What is a Transformer?

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When a blackout occurs, a dysfunctional transformer is often to blame. You encounter transformers on a daily basis. They are attached to power lines, along most roads and are also inside your everyday devices. Without transformers, our homes would not be able to support electricity, because transformers convert electricity to the level our households can handle.



The first transformer was invented by Nikola Tesla in the 1889. He called his circuit the Tesla coil. It worked by converting high-level electricity into low-level electricity through a primary and secondary coil.


Modern-day transformers are cylindrical objects that sit atop power lines. You'll notice that these transformers have several cables running off them, which run into various nearby buildings.



A transformer's purpose is to convert an electrical current from high to low, and vice versa. From power lines, the electrical current feeds into the transformer at a high voltage. But the transformer reduces the voltage before transmitting it into homes.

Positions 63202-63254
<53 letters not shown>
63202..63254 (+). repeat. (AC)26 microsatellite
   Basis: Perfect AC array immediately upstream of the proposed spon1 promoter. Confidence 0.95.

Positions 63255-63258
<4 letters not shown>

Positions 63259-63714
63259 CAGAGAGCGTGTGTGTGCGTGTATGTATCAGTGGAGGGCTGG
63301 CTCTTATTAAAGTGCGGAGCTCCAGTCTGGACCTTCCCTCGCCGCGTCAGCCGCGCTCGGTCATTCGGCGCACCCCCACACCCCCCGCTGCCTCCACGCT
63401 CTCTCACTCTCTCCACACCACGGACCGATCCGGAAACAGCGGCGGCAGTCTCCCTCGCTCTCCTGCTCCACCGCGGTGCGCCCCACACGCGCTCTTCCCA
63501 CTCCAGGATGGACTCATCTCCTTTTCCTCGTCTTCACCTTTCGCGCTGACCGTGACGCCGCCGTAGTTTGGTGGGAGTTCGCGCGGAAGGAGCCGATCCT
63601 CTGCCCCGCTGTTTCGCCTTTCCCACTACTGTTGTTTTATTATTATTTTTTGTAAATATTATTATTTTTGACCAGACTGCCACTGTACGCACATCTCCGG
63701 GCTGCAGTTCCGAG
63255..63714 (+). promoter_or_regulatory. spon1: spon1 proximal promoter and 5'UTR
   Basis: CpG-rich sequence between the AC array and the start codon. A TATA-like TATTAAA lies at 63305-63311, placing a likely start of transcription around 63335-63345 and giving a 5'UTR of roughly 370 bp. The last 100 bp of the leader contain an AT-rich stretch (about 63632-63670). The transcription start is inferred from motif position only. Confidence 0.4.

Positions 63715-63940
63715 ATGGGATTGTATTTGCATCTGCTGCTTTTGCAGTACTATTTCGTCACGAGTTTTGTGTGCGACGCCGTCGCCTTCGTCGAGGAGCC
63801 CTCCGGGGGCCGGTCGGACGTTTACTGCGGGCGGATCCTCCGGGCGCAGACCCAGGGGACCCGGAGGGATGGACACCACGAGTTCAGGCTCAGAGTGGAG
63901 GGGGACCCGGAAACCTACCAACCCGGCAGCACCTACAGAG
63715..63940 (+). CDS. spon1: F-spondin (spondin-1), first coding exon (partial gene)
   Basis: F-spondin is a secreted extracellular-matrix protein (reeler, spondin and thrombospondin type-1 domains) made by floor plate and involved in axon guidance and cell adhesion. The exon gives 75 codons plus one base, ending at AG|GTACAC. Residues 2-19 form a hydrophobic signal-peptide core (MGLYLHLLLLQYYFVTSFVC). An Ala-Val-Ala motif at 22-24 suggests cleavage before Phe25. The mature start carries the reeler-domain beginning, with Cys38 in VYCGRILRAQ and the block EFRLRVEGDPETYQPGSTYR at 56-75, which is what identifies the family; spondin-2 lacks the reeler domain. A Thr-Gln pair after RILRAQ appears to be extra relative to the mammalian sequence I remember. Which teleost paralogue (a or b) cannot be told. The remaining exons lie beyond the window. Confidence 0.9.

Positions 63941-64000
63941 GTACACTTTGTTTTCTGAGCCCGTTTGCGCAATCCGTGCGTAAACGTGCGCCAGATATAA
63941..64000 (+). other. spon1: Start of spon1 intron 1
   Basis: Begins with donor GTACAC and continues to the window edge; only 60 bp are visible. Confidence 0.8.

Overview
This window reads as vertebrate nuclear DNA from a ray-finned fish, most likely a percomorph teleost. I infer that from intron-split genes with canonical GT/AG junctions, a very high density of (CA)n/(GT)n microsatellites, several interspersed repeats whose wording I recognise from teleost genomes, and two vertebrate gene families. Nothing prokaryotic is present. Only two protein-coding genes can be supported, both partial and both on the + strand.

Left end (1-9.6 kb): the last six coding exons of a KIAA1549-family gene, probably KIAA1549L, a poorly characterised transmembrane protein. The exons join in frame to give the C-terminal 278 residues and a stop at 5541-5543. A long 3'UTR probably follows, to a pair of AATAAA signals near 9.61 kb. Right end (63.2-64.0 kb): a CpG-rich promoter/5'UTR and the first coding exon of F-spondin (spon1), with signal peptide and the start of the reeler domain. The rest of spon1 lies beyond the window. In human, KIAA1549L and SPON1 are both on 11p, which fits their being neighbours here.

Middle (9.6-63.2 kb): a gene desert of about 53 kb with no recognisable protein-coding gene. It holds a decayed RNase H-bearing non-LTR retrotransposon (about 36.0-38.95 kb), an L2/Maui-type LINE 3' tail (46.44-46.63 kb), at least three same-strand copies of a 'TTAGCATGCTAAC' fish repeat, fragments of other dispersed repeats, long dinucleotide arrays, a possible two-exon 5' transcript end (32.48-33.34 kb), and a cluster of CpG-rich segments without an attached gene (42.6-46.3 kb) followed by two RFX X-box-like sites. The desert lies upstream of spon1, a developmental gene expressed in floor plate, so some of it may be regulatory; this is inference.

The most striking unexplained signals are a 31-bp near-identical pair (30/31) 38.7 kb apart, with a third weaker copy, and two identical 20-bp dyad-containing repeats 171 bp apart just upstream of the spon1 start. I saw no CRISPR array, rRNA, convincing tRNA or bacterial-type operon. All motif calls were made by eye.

A transformer contains a primary wire that receives the electrical current and induces electricity in a secondary wire through electromagnetic induction (inducing electricity through a magnetic field). A transformer reduces voltage when the second wire has fewer turns than the first wire, and steps up voltage when the second wire has more turns than the first wire.



The transformer you see on telephone poles is the most visible type of transformer. There are also much smaller transformers you don't see contained in devices such as laptop computers and MP3 players.


Transformers allow us to safely use our household appliances and devices because they lower the thousands of volts that come from power plants to the hundreds of volts used by our electrical devices.



Transformers that power commercial buildings and industrial centers often do not reduce the voltage quite as much. A transformer that powers a factory may not reduce voltage at all, since a factory contains huge machines that need high voltage.